Existing PVAs ReferenceDescriptionFindings Root, K.V., and J. Barnes. 2006. Risk assessment of a focal set of rare and imperiled wildlife in Florida—Final report FWC Contract No. 03111. Florida Fish and Wildlife Conservation Commission, Tallahassee, FL. 17pp. Ran baseline models for gopher tortoise populations in Florida on (1) all potential habitat and (2) managed habitat only. For baseline models, the probability of extinction was zero over the next 100 years. Adult survival (>15 years old) was the most influential parameter on population growth. Only the largest populations (those with >27 adult females) were likely to be occupied after 100 years; smaller populations were not likely to persist 100 years without occasional dispersal. Tuberville, T.D., J. W. Gibbons, H. E. Balbach. 2009. Estimating the viability of gopher tortoise populations. U.S. Army Corps of Engineers ERDC/CERL-TR-09. Model was range-wide, but varied demographic parameters for the south, central, and periphery of the range. For each scenario, 100 simulations were run for both 100 and 200 years. Under all scenarios, gopher tortoise populations exhibited gradual declines. Only initial populations of at least 250 individuals were able to persist for 200 years. Demographic sensitivity analysis revealed that hatchling survivorship was the most critical life history stage.
Workshop Objectives 1. Define a minimum viable gopher tortoise population based on the best scientific information available. 2. Identify the minimum reserve size needed to support a viable gopher tortoise population. 3. Determine the number and distribution of viable gopher tortoise populations necessary to ensure the long-term viability of the species.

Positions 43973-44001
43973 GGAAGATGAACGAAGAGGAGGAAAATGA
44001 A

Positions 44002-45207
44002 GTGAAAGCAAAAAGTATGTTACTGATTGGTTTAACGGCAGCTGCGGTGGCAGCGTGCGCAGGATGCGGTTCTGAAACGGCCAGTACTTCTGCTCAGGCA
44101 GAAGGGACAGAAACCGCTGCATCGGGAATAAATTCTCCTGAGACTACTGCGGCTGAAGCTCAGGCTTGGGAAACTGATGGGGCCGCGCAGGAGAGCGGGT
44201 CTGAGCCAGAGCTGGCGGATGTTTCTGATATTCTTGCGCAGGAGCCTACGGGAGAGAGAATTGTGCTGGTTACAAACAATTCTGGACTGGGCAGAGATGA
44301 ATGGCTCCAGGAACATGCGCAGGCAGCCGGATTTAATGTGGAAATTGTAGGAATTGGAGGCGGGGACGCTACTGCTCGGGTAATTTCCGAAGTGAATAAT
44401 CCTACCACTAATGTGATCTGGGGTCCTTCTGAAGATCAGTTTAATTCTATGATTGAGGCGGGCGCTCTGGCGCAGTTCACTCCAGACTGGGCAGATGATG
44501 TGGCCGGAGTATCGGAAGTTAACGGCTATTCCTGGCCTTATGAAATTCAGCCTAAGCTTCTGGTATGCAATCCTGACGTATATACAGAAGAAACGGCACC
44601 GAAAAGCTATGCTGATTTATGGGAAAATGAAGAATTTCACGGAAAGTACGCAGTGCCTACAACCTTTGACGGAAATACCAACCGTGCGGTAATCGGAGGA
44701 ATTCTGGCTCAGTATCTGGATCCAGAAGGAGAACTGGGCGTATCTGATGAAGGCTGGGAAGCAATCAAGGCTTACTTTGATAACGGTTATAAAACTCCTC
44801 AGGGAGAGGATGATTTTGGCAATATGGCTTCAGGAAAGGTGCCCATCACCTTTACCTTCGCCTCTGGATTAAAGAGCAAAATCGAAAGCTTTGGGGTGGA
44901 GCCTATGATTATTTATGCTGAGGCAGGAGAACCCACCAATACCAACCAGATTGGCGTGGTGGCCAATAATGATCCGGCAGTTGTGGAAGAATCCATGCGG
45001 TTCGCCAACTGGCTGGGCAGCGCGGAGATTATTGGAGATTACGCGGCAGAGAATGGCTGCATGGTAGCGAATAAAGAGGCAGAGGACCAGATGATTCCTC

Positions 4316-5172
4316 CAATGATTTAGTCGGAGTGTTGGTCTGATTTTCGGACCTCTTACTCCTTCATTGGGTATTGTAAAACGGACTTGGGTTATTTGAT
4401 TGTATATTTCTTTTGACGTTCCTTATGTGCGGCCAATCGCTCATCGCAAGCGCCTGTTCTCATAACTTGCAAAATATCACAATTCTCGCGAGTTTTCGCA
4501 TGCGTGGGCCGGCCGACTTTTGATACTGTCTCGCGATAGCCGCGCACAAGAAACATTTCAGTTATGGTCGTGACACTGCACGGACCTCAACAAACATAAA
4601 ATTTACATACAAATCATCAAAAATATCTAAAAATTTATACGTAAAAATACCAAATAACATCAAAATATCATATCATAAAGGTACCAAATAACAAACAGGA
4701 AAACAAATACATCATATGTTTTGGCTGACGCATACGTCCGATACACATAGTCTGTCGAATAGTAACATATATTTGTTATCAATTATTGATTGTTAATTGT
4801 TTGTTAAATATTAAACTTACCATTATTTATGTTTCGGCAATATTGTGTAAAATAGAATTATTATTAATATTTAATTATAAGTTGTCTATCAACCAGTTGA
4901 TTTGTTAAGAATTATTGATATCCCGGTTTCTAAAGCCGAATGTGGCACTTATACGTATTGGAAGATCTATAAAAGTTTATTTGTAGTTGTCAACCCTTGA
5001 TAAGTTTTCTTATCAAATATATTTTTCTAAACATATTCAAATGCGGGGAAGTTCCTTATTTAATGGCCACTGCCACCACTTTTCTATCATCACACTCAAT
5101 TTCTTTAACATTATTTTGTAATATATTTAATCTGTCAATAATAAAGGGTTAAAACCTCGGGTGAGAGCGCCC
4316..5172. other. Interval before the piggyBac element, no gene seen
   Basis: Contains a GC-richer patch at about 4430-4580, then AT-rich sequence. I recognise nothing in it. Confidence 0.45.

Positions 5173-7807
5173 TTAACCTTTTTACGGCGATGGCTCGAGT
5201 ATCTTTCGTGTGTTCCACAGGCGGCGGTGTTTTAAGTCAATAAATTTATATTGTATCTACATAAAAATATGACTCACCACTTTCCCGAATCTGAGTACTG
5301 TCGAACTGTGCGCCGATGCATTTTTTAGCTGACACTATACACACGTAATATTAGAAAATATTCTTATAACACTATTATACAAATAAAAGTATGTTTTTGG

Objective 1- MVP 250 adult tortoises; density ≥0.4 tortoises per hectare (~1 tortoise per acre) with: – A sex ratio of 1:1 – Evidence of recruitment; variability in size/age classes – No major constraints to gopher tortoise movement (i.e., major rivers or highways)
Objective 1-Additional considerations Populations between 50 and 250 individuals of any age (i.e., “support” populations) should be candidates for intensive management to attain MVP levels, where feasible. Populations with <50 individuals can be used for education, community interest, and considered for translocation.
Objective 2- Minimum Reserve Size An MVP of gopher tortoises (>250 adults) can persist on a tract that is at least 100 ha (~250 ac) in size, provided the site receives intensive management. High quality soils are necessary to support a viable tortoise population on a reserve of this size. Some assessment of land management effectiveness must take place every 1-2 years with appropriate management action taken as needed.
Objective 3- Number and Distribution of MVPs (in progress) The number of MVPs should be high enough that stochastic events do not result in long term decline of the species. The number and distribution of the populations represent the historic range of the species. Additional data are needed to determine the genetic viability within and among populations. Each state will summarize current population sizes and age class structure to meet this objective.